The worrisome afternoon rain showers obligingly disappeared by the evening's 9pm start time, but nevertheless seemed to slow down the fans appearance at Catherine Hall. Appearing in quick order were Berry, Boys Club, Miguel Antonio, Ashley Martin and the dynamic Nomaddz. However it was the much anticipated appearance by Chronixx, the sixth artist on the evening's bill, that proved there was a lot of life left in Sumfest 2013. Backed by a full seven-piece band, he confidently strode and bounced across the stage, delivering his message of awareness and Rastafarianism to an ecstatic audience. After leaving the stage to his guest artist (and girlfriend) Kelissa McDonald and her brother Keznamdi, he returned with his 'Access Granted,' garnering howls of recognition from the ever increasing, and now dancing, crowd.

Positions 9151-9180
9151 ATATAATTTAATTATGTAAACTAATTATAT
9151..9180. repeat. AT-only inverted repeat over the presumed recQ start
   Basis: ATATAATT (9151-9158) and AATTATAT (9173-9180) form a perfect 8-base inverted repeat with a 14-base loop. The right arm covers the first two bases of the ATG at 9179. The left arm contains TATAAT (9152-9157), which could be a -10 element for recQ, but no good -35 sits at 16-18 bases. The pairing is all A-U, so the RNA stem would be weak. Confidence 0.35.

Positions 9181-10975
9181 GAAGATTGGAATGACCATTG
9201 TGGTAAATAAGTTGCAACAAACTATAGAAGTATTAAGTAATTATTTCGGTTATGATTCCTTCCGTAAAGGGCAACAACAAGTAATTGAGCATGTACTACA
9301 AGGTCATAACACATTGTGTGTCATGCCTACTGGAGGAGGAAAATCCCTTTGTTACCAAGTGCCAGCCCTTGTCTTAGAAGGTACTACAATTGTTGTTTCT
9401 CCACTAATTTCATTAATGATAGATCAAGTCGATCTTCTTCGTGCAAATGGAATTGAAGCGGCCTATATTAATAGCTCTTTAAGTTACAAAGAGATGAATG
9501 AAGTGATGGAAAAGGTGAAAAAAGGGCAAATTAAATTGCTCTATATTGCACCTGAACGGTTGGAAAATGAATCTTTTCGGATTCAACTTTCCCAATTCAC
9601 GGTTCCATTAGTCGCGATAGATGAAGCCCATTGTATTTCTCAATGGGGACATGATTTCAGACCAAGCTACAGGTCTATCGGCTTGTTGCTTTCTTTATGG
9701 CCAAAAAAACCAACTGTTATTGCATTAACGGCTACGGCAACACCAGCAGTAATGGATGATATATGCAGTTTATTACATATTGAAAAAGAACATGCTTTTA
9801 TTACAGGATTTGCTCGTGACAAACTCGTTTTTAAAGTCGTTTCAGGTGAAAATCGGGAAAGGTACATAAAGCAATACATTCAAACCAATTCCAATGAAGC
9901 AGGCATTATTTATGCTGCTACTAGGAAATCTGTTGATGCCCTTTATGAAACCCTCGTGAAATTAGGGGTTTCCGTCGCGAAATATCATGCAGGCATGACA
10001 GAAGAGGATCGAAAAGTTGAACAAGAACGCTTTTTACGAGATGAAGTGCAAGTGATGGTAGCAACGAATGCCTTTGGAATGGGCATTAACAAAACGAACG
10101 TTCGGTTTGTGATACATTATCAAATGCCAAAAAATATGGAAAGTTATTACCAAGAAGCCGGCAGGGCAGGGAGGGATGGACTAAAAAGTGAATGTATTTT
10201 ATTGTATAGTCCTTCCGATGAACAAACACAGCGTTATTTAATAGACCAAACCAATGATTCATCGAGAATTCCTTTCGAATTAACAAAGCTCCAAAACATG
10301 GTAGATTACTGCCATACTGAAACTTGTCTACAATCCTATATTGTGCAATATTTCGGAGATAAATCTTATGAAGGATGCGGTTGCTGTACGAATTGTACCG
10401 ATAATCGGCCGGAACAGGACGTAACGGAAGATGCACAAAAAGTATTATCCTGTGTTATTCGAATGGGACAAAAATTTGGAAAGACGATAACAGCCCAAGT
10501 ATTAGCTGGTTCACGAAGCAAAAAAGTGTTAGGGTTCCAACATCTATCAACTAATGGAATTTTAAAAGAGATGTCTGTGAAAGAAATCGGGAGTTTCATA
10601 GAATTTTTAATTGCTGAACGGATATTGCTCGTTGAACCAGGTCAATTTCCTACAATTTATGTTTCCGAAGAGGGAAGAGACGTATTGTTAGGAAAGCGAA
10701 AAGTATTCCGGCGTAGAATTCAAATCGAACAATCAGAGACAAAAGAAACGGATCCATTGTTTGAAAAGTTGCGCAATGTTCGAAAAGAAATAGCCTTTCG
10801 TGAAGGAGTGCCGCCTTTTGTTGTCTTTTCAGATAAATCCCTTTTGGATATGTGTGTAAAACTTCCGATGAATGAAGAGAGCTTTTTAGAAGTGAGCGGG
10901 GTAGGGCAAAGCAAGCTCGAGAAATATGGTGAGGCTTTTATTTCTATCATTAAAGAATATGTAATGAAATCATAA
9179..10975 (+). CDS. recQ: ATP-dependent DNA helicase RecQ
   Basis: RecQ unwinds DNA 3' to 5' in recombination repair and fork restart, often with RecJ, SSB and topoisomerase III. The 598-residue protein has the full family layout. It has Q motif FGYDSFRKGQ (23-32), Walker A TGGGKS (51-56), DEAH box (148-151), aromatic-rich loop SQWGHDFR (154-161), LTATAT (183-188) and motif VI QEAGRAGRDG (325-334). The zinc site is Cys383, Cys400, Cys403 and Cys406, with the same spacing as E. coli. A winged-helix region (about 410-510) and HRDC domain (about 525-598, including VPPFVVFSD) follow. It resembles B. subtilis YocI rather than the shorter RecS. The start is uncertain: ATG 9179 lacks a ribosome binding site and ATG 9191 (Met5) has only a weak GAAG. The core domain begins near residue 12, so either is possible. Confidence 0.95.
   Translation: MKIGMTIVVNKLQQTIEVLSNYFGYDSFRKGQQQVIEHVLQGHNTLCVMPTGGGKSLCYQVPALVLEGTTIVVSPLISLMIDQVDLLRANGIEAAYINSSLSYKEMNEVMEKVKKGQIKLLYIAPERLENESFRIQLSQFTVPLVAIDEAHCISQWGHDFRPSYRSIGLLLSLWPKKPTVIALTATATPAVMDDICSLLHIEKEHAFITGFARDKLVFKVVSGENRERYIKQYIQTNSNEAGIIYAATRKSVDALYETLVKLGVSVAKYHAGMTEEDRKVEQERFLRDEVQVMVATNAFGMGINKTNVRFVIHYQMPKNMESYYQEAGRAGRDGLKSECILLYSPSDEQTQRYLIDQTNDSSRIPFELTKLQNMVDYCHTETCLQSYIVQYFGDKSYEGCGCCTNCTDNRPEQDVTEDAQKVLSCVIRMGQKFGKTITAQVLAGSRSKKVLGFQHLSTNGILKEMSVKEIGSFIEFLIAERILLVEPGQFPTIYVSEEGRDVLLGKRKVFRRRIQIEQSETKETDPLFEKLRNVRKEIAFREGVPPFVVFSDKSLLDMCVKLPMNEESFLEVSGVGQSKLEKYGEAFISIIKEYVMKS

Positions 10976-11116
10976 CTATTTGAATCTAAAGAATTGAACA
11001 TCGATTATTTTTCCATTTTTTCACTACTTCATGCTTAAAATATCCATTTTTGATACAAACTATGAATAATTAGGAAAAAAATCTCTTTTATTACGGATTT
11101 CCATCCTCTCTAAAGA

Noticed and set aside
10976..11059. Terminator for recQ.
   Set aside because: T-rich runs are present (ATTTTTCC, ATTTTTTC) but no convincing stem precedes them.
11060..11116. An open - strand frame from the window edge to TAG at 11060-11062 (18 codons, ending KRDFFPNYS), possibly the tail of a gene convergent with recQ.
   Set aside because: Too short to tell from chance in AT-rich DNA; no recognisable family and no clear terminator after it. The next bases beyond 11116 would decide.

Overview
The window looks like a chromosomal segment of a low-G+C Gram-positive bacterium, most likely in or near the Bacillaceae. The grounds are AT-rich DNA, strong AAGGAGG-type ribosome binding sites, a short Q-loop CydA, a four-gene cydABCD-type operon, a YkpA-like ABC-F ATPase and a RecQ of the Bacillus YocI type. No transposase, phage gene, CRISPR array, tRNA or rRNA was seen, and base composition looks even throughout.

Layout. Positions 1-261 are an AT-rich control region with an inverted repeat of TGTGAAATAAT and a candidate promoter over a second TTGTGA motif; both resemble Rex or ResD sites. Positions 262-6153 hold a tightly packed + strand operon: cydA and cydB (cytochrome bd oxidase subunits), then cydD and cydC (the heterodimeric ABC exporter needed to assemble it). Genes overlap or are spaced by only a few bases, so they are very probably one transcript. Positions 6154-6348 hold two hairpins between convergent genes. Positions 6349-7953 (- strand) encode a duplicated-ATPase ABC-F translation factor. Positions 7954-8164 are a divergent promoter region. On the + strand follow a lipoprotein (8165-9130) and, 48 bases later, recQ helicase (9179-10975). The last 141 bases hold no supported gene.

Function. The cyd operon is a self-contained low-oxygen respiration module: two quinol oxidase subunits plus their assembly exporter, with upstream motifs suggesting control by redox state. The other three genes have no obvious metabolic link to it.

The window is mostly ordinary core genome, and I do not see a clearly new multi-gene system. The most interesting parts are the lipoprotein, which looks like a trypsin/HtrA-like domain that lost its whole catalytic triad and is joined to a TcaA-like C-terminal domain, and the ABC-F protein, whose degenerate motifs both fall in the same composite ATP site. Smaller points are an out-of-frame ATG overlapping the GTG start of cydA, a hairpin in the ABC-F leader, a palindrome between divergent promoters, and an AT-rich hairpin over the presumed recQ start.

A performance by Romain Virgo ratchets up the excitement level even further, and by 1:40am, as the still growing crowd waits for the appearance of American star Miguel, a young female singer named Tifa gives everyone a hilarious taste of the real Dancehall on the festival's secondary 'Digicel' stage. Digital, a Jamaican cellphone service provider, is one of many sponsors whose information booths and refreshment stands ring the festival grounds. There are also sponsored 'hospitality booths' that give lucky invited guests a clear view of the stage, as well as cocktails and snacks, from their second floor lounges. The refreshment stands, however, reflect the popular nature of the event, offering 'Red Stripe' beers for as little as J$200—a bit less than two U.S. dollars. For less than half of that, you can buy peanuts from the vendors who course through the crowd, balancing artfully-arranged packets of their wares on their heads. Then it was time for the smooth soulfulness of Miguel Jontel Pimentel, better known simply as Miguel, whose massive hits like 'Adorn' and 'Sure Thing' quite frankly sent the females present into swoons. Smooth as he was, he did manage to slip a few unexpected mike moves a la James Brown into his set.